New Delhi: Former Supreme Court judge Markandey Katju has written a letter to Justice Rohinton Fali Nariman advising him not to lose his temper or be discourteous in court.
Katju’s letter comes a day after a Supreme Court bench said it would get to the “root” of the allegation that “fixers” were targeting Chief Justice of India (CJI) Ranjan Gogoi with sexual harassment allegations.
Justice Nariman Wednesday threatened to throw out advocate Utsav Bains from the court if he didn’t respect Attorney General K.K. Venugopal. Bains is the one who has claimed that the sexual assault allegations made by a 35-year-old former Supreme Court employee are part of a conspiracy against CJI Gogoi.
“I hold you u in the highest esteem. You are a man with the highest integrity… Recently, I saw on the internet that you said to a lawyer Mr Bains that he will be thrown out of court if he disrespects the Attorney General Mr Venugopal. This was not proper. You could have told him that Mr Venugopal is a highly respected lawyer, and if you speak disrespectfully against him we will not hear you. But you should not have talked of having him thrown out,” wrote Katju.
The letter, accessed by The Print, read: “If this information is correct, you must correct yourself. There is one thing a judge must never do and that is lose his temper in court or be discourteous.”
Katju said he considered it his duty to correct this trait in Justice Nariman.
“I regard u as a younger brother, and I was very happy when u were elevated as a judge of the Supreme Court of India… want to see you go down as one of the greatest judges of the Supreme Court. So please take this as an advice of an elder brother to a younger brother (like the advice I gave you when u were a lawyer and used to lose temper in court),” Katju wrote.
The Print reached Justice Nariman for comment, but did not receive a response. This report will be updated when he responds.
What had happened in court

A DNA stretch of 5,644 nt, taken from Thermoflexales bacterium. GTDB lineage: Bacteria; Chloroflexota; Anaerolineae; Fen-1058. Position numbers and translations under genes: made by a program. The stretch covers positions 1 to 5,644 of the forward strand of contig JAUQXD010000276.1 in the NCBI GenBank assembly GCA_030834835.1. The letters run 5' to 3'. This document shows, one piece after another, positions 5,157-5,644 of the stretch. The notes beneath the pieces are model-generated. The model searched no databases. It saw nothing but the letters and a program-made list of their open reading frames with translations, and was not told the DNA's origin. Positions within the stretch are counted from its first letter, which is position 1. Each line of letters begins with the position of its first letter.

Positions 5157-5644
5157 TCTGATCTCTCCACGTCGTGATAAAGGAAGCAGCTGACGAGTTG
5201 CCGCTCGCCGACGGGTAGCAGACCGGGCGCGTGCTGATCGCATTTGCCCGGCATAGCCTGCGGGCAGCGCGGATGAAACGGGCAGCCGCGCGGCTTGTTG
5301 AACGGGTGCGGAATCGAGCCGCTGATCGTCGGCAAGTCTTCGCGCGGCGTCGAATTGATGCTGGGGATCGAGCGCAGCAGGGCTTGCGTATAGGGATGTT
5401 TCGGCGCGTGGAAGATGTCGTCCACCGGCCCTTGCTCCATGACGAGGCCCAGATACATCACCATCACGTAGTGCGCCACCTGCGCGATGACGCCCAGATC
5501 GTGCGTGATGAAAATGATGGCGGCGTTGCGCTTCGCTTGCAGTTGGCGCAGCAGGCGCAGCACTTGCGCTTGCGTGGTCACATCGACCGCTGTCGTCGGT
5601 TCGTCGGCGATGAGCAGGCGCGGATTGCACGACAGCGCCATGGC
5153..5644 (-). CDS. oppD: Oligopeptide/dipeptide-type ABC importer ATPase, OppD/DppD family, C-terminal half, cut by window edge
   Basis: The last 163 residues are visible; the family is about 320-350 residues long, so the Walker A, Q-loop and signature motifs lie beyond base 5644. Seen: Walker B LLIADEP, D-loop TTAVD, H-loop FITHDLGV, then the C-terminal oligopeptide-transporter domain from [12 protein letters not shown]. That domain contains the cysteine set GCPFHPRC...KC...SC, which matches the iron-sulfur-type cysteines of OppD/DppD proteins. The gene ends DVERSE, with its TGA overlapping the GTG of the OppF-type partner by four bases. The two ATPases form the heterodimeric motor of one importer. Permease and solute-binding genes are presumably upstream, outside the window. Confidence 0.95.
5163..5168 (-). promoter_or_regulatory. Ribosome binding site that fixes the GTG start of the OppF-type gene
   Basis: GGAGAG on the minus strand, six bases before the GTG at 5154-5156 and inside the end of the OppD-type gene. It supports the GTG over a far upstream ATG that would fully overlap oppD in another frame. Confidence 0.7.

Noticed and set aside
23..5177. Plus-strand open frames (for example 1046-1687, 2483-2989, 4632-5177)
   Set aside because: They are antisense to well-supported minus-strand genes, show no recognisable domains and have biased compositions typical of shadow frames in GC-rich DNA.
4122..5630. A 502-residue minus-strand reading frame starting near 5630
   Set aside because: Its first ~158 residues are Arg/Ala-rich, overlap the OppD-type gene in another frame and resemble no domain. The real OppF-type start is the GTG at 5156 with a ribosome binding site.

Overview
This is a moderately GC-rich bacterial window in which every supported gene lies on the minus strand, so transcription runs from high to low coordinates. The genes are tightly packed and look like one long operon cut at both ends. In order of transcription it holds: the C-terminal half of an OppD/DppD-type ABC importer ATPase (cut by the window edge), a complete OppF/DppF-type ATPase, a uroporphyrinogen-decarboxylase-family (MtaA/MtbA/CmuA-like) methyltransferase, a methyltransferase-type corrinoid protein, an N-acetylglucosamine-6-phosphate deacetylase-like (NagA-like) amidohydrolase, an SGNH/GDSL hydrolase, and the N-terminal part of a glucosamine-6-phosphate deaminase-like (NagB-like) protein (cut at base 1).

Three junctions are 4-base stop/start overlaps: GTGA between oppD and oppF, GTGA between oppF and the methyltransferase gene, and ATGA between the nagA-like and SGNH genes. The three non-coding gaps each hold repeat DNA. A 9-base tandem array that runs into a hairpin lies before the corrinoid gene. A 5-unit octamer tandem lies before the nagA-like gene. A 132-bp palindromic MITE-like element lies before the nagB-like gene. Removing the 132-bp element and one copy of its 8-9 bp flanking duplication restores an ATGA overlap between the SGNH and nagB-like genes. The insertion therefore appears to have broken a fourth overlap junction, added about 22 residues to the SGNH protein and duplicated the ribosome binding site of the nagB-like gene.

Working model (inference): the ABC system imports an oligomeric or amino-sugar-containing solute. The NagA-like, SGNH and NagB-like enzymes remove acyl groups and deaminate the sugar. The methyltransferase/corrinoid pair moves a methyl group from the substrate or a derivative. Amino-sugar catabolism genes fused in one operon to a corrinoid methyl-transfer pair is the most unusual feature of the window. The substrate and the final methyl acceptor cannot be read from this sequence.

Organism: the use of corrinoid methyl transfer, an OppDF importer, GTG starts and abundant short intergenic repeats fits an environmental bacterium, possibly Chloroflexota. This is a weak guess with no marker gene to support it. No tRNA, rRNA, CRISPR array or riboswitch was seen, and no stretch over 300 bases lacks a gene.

Wednesday saw a day-long drama in the Supreme Court, surrounding the affidavit submitted by Bains about the alleged conspiracy to frame the CJI. It involved multiple submissions, heated arguments and a demand for apology, followed by a near-walkout.
The bench of Justices Nariman, Arun Mishra and Deepak Gupta Wednesday warned advocate Bains that it would take strong action against him if his allegations proved to be false.
The apex court observed that Bains mentioned two employees who were sacked in connection with the alleged tampering of an order on the appearance of Reliance Communications chief Anil Ambani in a contempt case.
Meanwhile, the bench also called the CBI director, the Intelligence Bureau chief and the Delhi Police commissioner to a confidential meeting before making a formal announcement.
Attorney General Venugopal, who is assisting the court in this matter, pointed out that Bains’ Facebook post and submission were rather different.
In his post, Bains had said that a group of disgruntled judges had conspired against the CJI. However, there is no mention of this in the affidavit, the top law officer said. He also claimed partial privilege from disclosing all his sources. To this, the AG said: “I don’t understand how one can make certain allegations, and claim rest is privilege.”
Bains took offence to this and tried to defend himself, but the bar and the bench came to Venugopal’s rescue and sought an apology from Bains. When he did not comply, he was reprimanded by Justice Nariman. At one point, the judge threatened to throw Bains out of the courtroom.
Bains responded to this by saying he would “walk out of the court on his own”. Justice Arun Mishra intervened and asked him not to take things to heart.
Other instances Katju has cited
In his letter, Justice Katju has cited other instances where Justice Nariman has spoken “inappropriately”.
“I was also told that once in open court you told an elderly lawyer who had been a high court judge, ‘which high court have u disgraced?’. Is this appropriate language for a judge?” Katju wrote.
“I remember when I was appointed a judge of Allahabad High Court in 1991, I went to the residence of late Justice N.D. Ojha, who had retired as a Supreme Court judge, and had been my senior when I started law practice, to take his blessings. He gave me one very good advice, which I am passing on to you. He said that now that u r a judge, u r a man of authority… natural tendency in a person of authority to become arrogant, and realising this he must keep a watch over himself,” Katju advised.
“Lawyers may be reluctant to give you this advice as they would not like to displease you, but as a former judge of the Supreme Court and as your elder, it is my duty to do so.”
While concluding his letter, Justice Katju also mentioned that he tried to call Justice Nariman on his mobile number, but could not get through, further requesting him to call him up on his landline or mobile.
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